But with one failure following another, this is now far too transparent (if it wasn't before to the most blind of fans).

Will Levy admit defeat? Of course not. If Ramos goes, then another willing 'coach' will arrive and the same cycle of disfunction will begin. Much like the snake swallowing its own tail, at some point soon, there be nothing left.


Ramos and Poyet, two peas in a pod

I had a conversation with a fellow Spurs fan a week before the season kicked off. He said it was IMPERATIVE we won at Boro. I agreed. Confidence wise, to win opening day, away from home, and collect 3 points would see us start on a positive. Confidence wise we would have continued on a high. But the reality was it went to shit, and got worse.

Playing one up front is OK when you play Chelsea away, but at Pompey, it's almost felt like Ramos was telling the board, "Here you's the team you have built for me".

Its a mess. Which would mean the DoF isn't working the way it's meant to, because Levy stated Comolli wanted Ramos, because they could 'work' together on transfer targets.

The final 15 mins or so of the game at Portsmouth saw Ramos and Poyet sitting down, with the look of disillusion. If you wanted to be a conspiracy theorist about it, you could argue Poyet's insistent repeated post-match 'complaint' of Pav and Bent being the same type of player, thus they can't play together being a subtle hint at how unhappy management are.

Reading between the lines is all you can do until something gives.


The Two-Face Perspective

Issue #3
Director of Football

Harvey Dent: So another manager fails under the Director of Football structure.

Two-Face: Failed? I would argue against that. I think Levy is accountable for appointing Santini but found himself lucky to then promote Jol to work with Arnesen. It worked with those two because they were suited for each other. There is nothing wrong with the structure as long as the parts fit.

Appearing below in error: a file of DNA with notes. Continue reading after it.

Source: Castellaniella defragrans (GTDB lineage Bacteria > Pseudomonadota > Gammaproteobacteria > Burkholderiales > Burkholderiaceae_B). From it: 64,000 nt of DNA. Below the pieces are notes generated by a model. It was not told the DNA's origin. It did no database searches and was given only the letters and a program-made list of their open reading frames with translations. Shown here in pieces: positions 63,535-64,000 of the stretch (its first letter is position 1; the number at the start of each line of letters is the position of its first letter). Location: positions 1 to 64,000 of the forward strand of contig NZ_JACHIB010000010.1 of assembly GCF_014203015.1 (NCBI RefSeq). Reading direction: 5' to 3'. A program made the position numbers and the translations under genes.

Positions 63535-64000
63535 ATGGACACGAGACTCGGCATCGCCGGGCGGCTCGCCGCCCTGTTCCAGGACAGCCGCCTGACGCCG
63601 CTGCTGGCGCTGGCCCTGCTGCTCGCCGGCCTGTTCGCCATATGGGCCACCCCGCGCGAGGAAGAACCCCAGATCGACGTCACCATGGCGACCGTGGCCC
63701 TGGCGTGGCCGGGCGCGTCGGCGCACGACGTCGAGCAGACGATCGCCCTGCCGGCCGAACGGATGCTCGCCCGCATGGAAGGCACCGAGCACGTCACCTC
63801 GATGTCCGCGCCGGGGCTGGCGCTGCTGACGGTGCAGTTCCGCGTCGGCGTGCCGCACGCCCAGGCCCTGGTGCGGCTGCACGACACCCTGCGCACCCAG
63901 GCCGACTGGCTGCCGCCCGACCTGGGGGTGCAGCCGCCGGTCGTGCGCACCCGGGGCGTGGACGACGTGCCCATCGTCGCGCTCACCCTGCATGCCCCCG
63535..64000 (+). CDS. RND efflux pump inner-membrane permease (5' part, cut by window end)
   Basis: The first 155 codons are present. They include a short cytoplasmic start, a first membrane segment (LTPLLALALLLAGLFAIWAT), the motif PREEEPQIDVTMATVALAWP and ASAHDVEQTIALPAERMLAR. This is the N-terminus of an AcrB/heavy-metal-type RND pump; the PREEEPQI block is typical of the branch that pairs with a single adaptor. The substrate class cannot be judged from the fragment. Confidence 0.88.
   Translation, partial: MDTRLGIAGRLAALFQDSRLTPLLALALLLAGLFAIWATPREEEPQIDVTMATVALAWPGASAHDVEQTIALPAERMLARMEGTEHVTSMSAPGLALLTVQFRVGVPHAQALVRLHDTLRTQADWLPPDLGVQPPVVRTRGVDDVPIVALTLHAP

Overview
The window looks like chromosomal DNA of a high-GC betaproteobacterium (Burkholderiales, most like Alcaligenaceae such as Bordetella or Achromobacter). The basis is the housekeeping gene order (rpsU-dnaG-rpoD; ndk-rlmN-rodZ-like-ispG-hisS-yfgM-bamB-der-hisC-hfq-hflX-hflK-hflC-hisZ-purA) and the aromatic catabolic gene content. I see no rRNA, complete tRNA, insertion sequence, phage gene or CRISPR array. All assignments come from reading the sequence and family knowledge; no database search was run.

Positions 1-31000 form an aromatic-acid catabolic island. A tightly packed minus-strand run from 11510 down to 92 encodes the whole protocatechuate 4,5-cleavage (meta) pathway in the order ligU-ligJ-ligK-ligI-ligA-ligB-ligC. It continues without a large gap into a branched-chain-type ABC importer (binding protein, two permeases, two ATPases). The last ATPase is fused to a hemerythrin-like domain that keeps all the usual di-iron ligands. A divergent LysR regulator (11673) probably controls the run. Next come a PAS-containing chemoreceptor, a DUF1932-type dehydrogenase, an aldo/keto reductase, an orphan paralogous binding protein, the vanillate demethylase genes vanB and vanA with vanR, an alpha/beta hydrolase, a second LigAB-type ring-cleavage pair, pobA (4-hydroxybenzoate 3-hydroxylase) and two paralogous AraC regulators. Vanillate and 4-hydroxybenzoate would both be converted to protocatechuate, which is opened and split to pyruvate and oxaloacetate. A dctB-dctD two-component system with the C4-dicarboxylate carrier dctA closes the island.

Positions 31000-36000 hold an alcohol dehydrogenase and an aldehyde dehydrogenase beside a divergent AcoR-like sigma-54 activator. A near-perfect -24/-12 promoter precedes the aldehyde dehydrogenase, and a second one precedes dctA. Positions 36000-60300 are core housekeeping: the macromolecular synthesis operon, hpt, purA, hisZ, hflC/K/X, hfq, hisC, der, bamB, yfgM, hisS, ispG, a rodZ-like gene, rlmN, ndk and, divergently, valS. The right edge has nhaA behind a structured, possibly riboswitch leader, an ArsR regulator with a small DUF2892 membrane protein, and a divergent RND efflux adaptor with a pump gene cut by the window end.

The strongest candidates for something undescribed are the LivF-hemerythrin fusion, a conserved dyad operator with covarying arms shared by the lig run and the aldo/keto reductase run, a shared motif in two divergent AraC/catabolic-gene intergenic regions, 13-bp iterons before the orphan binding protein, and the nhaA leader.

Harvey Dent: Not many Arnesen signings left at the club.

Two-Face: Yes, but the point is Jol worked well with him. It was Arnesen that gave the go-head to promote Jol. Which forms part of the continuity flow that the DoF system is meant to promote. When Frank left for Chelsea, Levy had to replace the DoF. That’s the crux of the problem thats confusing you with the suggested 'failure'. You can’t employ a new director of football when you already have the coach there because you run the risk of bringing in someone who may not like the current manager. Levy had to obviously replace the gap left by Arnesen. I do agree that this was potentially a risk and was proven so.

Harvey Dent: Yes, and by your very defination it didn't work, did it?

Two-Face: It does work and has worked.

Harvey Dent: Nope. Comolli didn’t see eye to eye with Jol and vice versa. Neither were comfortable in each others company and had different targets in mind. That's the systems fault.

Two-Face: You are simply echoing what the papers write about the DoF structure and the fact that it supposedly undermined Martin Jol. Jol approved of the signings, but was found not capable of taking the club any further. Tactically he was shown up and incapable of developing the players and team. The DoF system works fine. You are missing the point. The problem was with Jol. Not the system.

Harvey Dent: Jol would work fine without a DoF. The problem was that Comolli found himself working with someone he couldn’t work with and vice versa. That's the systems fault. You do know Jol has gone on Dutch tv and made suggestions that things were not right at the club since the summer? He stated he had the same view as Arnesen. Doesn’t have to mention Comolli, and the fact he doesn’t speaks volumes. You even touched upon this yourself. He also stated he felt something was wrong during the summer and that in the end he was simply waiting till they took him aside to tell him he was sacked.

Two-Face: Thats Jol's perspective. Levy and Comolli will possibly suggest the opposite of that. But Levy knows to admit to anything would be detrimental for the way people percieve the DoF system. Levy knows the system works and knows that Jol doesnt fit into the system.

Harvey Dent: Best manager we've had for years and we've got rid of him because the system doesn't work? Lunacy. What about Petrov, Distin, Elano?

Two-Face: What about them?

Harvey Dent: Three players he wanted to sign, that’s Jol. Rejected for being either too old or too expensive.